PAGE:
You spend a lot of time generating intermediate results and then do a lot of unnecessary Add-Member. Try this on for size. I can’t verify since I don’t seem to have server generating that event.

$code = @{
   "0x100000" = "Write Access (Synchronize)"
    "0x80000" = "Change Ownership"
    "0x40000" = "Modify Security"
    "0x20000" = "Read Access (Security)"
    "0x10000" = "Delete operation"
      "0x100" = "Write Access (Attributes)"
       "0x80" = "Read Access (Attributes)"
       "0x40" = "Delete operation"
       "0x20" = "Read operation"
       "0x10" = "Write operation (Attributes)"
        "0x8" = "Read operation (Attributes)"
        "0x4" = "Write operation (Append)"
        "0x2" = "Write operation"
        "0x1" = "Write operation"
        "0x0" = "Read operation"
}
$results = Get-Eventlog -ComputerName sql -LogName Security  -InstanceId 5145 -after (Get-date).AddDays(-7) | foreach {

    [PSCustomObject]@{
        TimeCreated = $_.TimeGenerated.DateTime
        UserName =$_.ReplacementStrings[1]
        Object = $_.ReplacementStrings[4]
        HostIP = $_.ReplacementStrings[5]
        FileLocation = $_.ReplacementStrings[8]
        WhatFile = $_.ReplacementStrings[9]
        WhatHappened = $code[$_.ReplacementStrings[10]]
    }
}

# Sample outputs - pick one or more, your choice
$results
$results | Format-Table -AutoSize
$results | Out-GridView
$results | Export-Csv -Path .\foo.csv -NoTypeInformation -Encoding ASCII
$results | Out-File -FilePath .\foo.txt -Encoding ASCII
$results | Export-Clixml -Path .\foo.xml -Encoding ASCII

Totally agree Bob, your way is cleaner and now I have a reason to go back and update all my old scripts! haha. I’ve been doing it that old way for years. Thanks!

Brian

It seems to be a common approach to create an empty object and then do a bunch of Add-Member. It’s WAY more efficient to create a hash and then create (touch) the object once. I typically only use Add-Member for existing objects that I want to add additional properties, e.g., file system objects or process objects.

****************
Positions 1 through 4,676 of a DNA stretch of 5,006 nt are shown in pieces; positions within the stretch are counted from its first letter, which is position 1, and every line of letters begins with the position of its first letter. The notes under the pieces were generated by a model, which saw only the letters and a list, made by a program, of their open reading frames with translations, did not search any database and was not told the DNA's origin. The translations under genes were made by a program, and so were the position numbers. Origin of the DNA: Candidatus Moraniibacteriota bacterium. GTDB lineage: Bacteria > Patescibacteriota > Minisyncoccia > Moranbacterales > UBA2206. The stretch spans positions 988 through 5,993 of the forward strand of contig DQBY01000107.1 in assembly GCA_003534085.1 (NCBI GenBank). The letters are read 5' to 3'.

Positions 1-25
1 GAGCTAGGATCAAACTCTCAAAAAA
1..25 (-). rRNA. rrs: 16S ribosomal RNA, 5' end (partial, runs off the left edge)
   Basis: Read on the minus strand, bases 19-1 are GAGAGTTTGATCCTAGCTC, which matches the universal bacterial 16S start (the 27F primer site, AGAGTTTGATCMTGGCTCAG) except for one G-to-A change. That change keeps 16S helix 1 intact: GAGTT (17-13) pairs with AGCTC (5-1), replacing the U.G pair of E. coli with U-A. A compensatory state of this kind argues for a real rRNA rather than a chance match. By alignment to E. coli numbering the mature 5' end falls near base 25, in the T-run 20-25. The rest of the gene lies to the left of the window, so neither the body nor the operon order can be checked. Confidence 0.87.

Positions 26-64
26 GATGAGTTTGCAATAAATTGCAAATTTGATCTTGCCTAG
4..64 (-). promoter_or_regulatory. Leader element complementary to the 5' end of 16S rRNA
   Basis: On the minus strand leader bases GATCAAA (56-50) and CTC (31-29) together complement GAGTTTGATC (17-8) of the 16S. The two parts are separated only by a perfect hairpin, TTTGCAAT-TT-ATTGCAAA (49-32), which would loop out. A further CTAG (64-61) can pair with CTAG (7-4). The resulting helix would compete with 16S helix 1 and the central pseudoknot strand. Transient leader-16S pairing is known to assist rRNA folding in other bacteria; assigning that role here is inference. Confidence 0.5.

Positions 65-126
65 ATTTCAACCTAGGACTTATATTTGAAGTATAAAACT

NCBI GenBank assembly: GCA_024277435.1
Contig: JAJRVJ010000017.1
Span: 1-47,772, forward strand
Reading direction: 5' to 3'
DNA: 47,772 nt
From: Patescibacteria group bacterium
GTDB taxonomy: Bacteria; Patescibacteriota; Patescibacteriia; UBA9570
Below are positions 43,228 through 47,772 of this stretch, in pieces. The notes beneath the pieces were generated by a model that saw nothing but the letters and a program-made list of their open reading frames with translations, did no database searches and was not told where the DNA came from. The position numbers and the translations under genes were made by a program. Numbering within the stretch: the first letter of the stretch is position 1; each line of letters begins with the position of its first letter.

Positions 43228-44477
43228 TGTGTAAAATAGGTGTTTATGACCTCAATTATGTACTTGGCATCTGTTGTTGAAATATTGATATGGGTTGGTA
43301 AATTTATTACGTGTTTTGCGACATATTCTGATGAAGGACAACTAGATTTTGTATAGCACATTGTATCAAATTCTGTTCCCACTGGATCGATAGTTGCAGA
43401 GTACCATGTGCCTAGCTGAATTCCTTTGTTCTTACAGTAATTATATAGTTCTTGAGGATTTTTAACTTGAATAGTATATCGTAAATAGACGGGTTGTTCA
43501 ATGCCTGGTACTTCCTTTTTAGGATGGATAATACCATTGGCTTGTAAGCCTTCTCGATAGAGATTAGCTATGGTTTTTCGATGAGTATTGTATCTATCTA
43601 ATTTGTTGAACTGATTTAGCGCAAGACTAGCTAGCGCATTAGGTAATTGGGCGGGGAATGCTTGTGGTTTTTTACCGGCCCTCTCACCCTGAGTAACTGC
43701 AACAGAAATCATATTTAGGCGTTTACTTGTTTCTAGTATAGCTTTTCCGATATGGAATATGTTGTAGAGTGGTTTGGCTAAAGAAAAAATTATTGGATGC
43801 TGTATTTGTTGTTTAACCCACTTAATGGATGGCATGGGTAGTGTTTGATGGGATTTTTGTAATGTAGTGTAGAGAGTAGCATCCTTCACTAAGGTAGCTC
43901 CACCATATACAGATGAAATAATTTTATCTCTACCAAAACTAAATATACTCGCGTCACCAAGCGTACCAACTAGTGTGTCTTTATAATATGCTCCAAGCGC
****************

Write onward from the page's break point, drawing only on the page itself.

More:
The other thing to keep in mind is that there is no true append to an array in PowerShell. So the “+=” operation ends up having to recreate the entire array every time it’s used. Needless to say, that can get expensive (read that as slow) as the array grows.

Thank you, bob and brian. Your knowledge is valuable beyond belief. Again Thanks!

Now Bob when I run the code the “what happened” field doesn’t populate with any data. I presume the way we are replace the value in string 10 isn’t correct? Only the read access shows up in the csv.

Are you running the fuller (later) example. The snippet above it was hardcoded to 0x80 (Read Access) just for an example of how to access the value in a has table. That makes me wonder if you copied from the later code.

Just to be sure we aren’t seeing an artifact from a previous run, change the last line of the splat to …

WhatHappened = $code[$($_.ReplacementStrings[10])]

Ok I the code to do the -replace after string 10 and it made it work.

$results = Get-Eventlog -ComputerName sql -LogName Security  -InstanceId 5145 -after (Get-date).AddDays(-1) | foreach {

    [PSCustomObject]@{
        TimeCreated = $_.TimeGenerated.DateTime
        UserName =$_.ReplacementStrings[1]
        Object = $_.ReplacementStrings[4]
        HostIP = $_.ReplacementStrings[5]
        FileLocation = $_.ReplacementStrings[8]
        WhatFile = $_.ReplacementStrings[9]
       WhatHappened = $_.ReplacementStrings[10]`
                        -Replace "0x100000", "Write Access (Synchronize)" `
                        -Replace "0x80000", "Change Ownership" `
                        -Replace "0x40000", "Modify Security" `
                        -Replace "0x20000", "Read Access (Security)" `
                        -Replace "0x10000", "Delete operation" `
                        -Replace "0x100", "Write Access (Attributes)" `
                        -Replace "0x80", "Read Access (Attributes)" `
                        -Replace "0x40","Delete operation" `
                        -Replace "0x20", "Read operation" `
                        -Replace "0x10", "Write operation (Attributes)" `
                        -Replace "0x8", "Read operation (Attributes)" `
                        -Replace "0x4", "Write operation (Append)" `
                        -Replace "0x2", "Write operation" `
                        -Replace "0x1", "Write operation" `
                        -Replace "0x0", "Read operation"
    }
}

# Sample outputs - pick one or more, your choice
#$results
#$results | Format-Table -AutoSize
#$results | Out-GridView
$results | Export-Csv -Path .\foo.csv -NoTypeInformation -Encoding ASCII